The Electronic Physician would be a compact electronic device that would be utilized to, with the exception of performing surgical procedures, better do what any physician can do, including performing blood, urine, saliva, and hair analysis, etc. An Electronic Physician would in fact consist of the devices that are utilized in traditional doctor’s offices, and would provide results that would be readily generated to the consumer rather than to a traditional doctor for reading and/or distribution to the consumer.

Photographic Recognition Feature

The Electronic Physician would also be capable of photographing skin and other conditions to corroborate diagnosis of ailments. The user would place the affected area before the camera of the device and/or move the camera to the affected area.

Drug, Poison & Other Foreign Substance Recognition Feature

The Electronic Physician would also be capable of recognizing drug, poison, and other foreign substance content in the user’s body by performance of a blood test. This feature would be particularly useful to users who may have accidentally taken the wrong or too much of a certain prescribed or other drug or supplement and/or those who may have been exposed to food or other poisoning. It would render a detailed report of all substances found, the length of time in the body, and the effects, negative and/or positive, that such substances have had on the body. It would also inform the user if the presence of any such substances require medical attention.

EPs would also allow consumers to monitor their progress or vice versa throughout administration of pharmaceuticals, etc.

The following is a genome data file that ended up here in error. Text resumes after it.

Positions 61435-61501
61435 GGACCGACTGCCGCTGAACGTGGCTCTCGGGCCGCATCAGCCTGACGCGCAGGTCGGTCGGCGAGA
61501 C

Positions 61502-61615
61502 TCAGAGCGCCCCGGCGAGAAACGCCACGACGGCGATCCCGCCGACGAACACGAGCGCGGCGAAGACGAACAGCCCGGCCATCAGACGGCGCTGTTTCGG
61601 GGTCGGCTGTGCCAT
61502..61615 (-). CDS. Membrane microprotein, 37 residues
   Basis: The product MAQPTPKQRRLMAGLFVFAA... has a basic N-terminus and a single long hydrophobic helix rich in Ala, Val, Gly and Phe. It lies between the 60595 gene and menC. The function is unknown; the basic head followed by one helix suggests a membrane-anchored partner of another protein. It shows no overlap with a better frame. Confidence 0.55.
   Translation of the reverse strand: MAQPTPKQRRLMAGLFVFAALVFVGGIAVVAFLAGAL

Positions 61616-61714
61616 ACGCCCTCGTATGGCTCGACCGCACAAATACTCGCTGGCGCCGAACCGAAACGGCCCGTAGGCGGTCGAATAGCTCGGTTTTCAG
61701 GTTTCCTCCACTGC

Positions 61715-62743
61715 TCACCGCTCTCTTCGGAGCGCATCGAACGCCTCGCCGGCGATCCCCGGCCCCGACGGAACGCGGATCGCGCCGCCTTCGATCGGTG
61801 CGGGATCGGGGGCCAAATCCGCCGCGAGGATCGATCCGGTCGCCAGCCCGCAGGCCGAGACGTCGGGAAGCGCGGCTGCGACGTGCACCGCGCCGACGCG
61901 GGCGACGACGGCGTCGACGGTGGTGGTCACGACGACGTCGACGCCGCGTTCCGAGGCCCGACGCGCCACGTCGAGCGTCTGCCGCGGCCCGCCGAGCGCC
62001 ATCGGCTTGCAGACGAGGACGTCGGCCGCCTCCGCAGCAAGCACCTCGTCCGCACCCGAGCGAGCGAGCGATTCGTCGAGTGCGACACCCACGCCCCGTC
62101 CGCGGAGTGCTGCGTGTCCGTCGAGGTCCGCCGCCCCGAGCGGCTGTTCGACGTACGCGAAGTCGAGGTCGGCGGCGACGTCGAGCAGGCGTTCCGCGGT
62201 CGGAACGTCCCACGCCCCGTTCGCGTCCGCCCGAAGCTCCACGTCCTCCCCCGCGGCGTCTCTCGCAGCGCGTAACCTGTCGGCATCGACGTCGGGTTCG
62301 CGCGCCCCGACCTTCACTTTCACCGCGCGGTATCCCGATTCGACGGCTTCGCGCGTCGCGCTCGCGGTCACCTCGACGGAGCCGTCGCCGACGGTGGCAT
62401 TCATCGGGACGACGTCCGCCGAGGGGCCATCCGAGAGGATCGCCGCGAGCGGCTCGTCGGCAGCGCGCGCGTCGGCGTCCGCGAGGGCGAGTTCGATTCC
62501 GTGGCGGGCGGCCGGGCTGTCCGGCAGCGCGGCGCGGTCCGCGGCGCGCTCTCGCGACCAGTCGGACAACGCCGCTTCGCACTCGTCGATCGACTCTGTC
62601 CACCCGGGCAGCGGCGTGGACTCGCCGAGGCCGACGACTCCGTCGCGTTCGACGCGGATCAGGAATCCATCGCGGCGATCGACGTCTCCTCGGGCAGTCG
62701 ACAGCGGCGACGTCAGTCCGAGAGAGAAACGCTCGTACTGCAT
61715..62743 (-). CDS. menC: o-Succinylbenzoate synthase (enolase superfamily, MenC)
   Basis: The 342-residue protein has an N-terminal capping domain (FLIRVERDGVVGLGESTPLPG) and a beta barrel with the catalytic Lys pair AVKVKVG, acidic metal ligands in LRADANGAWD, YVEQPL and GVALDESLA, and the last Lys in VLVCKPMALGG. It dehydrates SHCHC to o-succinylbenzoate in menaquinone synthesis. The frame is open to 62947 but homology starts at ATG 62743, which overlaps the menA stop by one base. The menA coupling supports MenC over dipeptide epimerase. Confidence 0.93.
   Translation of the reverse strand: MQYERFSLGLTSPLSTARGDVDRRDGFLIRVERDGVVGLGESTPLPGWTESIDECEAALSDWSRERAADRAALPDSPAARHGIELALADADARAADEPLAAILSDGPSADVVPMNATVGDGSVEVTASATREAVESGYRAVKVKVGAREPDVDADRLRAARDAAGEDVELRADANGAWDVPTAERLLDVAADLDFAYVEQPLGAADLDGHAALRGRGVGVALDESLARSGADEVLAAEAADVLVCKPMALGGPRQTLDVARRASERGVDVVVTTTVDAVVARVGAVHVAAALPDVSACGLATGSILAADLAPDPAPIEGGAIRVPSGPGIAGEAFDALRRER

Each device would be registered to a secured, HIPPA-regulated web site with the option for consumers to register for individual accounts that would keep record of all administered tests. It would also be capable of generating and emailing reports to consumers and primary care and other physicians and of generating and emailing prescriptions to pharmacists.

Public & Private EPs

Public EPs would be located in pharmacies in juxtaposition to or with blood pressure and glucose testers, digital weight scales, etc. incorporated into them.

Due to the intimate nature of certain types of examinations performed by the Electronic Physician, EPs might be placed in designated examination rooms in store and/or other pharmacies.

Electronic Physicians would also be purchasable by the general public, who’d be capable of performing routine health checks from the convenience of their homes.

Conclusion

Electronic Physicians would significantly improve public health by providing ready access to routine health screenings free of charge in public localities and/or for the cost of private EPs.

 

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